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Prosecutors request 30-year sentence for Derek Chauvin while defense argues for new trial


Prosecutors for the state of Minnesota are requesting a 30-year prison sentence for Derek Chauvin, the former officer convicted of the murder of George Floyd, according to a sentencing memo filed Wednesday.

Thirty years is “twice the upper end of the presumptive sentencing range,” according to the memo filed with the District Court of Hennepin County on Wednesday. It “would properly account for the profound impact of Defendant’s conduct on the victim, the victim’s family, and the community,” the state argued.

With just weeks until the former Minneapolis police officer’s sentencing, Chauvin’s attorney, Eric Nelson, argued in a filing Wednesday that Chauvin should instead receive probation and time served, or at least a sentence less than what the law guides.

“Mr. Chauvin asks the Court to look beyond its findings, to his background, his lack of criminal history, his amenability to probation, to the unusual facts of this case, and to his being a product of a ‘broken’ system,” Nelson wrote. “Mr. Chauvin’s offense is best described as an error made in good faith reliance his own experience as a police officer and the training he had received — not intentional commission of an illegal act.”

Nelson also wrote, “A stringent probationary sentence with incarceration limited to time served would achieve the purposes of the sentence in this case.”

Floyd died May 25, 2020, after Chauvin placed his knee on his neck for 9 minutes and 29 seconds as Floyd pleaded, “I can’t breathe.”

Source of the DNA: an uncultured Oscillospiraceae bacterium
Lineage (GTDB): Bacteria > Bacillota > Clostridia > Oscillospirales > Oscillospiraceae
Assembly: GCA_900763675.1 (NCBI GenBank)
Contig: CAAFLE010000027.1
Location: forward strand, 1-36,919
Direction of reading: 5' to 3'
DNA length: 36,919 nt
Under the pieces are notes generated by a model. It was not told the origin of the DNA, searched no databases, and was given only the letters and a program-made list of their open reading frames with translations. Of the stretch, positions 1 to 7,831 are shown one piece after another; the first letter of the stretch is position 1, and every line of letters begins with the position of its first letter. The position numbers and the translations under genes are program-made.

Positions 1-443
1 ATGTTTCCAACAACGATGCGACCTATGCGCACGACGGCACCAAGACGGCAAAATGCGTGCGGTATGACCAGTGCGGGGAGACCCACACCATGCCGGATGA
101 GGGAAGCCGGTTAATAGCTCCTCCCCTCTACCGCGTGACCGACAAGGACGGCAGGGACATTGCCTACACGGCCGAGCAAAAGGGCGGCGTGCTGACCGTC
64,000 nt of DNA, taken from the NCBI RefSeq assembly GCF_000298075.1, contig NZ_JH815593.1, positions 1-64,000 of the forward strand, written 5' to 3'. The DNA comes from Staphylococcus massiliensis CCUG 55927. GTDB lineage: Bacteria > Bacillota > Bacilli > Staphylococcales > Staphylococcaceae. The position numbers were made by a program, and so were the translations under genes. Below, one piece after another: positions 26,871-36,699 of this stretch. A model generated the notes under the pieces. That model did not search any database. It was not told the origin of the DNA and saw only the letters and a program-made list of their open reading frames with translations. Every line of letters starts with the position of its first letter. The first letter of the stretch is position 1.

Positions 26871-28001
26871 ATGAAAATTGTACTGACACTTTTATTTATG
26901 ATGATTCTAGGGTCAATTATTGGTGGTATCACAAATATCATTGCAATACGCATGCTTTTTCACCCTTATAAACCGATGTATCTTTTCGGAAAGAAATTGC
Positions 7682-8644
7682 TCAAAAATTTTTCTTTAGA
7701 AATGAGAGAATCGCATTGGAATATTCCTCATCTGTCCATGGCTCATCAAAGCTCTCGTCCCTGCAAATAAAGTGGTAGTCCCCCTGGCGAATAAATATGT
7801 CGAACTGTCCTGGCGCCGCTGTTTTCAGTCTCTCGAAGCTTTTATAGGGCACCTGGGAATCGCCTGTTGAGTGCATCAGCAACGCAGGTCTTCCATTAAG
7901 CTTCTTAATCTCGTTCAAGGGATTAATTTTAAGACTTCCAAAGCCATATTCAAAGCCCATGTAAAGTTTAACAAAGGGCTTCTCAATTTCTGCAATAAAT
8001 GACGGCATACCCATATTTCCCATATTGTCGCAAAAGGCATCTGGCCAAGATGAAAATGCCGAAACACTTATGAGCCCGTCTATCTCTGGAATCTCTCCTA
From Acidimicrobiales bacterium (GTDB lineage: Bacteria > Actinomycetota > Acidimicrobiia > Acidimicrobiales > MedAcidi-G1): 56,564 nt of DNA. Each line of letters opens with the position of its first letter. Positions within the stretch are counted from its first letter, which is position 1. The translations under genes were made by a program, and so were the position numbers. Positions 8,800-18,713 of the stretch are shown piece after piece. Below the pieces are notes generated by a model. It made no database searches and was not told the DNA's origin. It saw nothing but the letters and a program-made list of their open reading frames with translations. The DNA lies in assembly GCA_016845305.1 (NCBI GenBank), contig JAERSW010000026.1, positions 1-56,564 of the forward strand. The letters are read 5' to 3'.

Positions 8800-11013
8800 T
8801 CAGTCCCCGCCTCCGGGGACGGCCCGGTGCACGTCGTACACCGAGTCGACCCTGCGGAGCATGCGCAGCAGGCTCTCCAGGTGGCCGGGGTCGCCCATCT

Chauvin was convicted April 20 of second-degree unintentional murder, second-degree manslaughter and third-degree murder. He will have 90 days to appeal to the Minnesota Court of Appeals after the lower court enters a final judgment and imposes a sentence.

Defense again requests a new trial

Also Wednesday, Nelson filed a memorandum supplementing a motion last month asking for a new trial.

In the 54-page memo, Nelson highlighted multiple examples of alleged prosecutorial misconduct, juror misconduct, witness intimidation and a “barrage” of “prejudicial news” that he says prevented the former Minneapolis police officer from receiving a fair trial.

“The media coverage in this case is like a bomb explosion: Hennepin and Ramsey counties are ground zero and although felt far and wide, the effects of the explosion diminish as they ripple outward from the Twin Cities,” Nelson said in the memo.

“Ever since the incident, potential jurors in the Twin Cities have been faced with daily, one-sided reminders of the events of May 25, 2020. Signs demanding “Justice for George” are a regular sight in Twin Cities neighborhoods,” Nelson added.

The filing also cites publicity from the City of Minneapolis’ $27 million settlement with the Floyd family announced during jury selection, the fatal officer-involved shooting of Daunte Wright during the trial in nearby Brooklyn Center, Minnesota, and included comments made by US Rep. Maxine Waters, who called for protesters to “stay on the street” and “get more confrontational” if Chauvin were to be acquitted.

Nelson even noted the defense’s case and the potential outcome of the proceedings were mocked on the opening of NBC’s “Saturday Night Live” during the trial.

Chauvin’s attorney repeatedly argues in the filing that many of these issues could have been corrected if Judge Peter Cahill had granted a change of venue.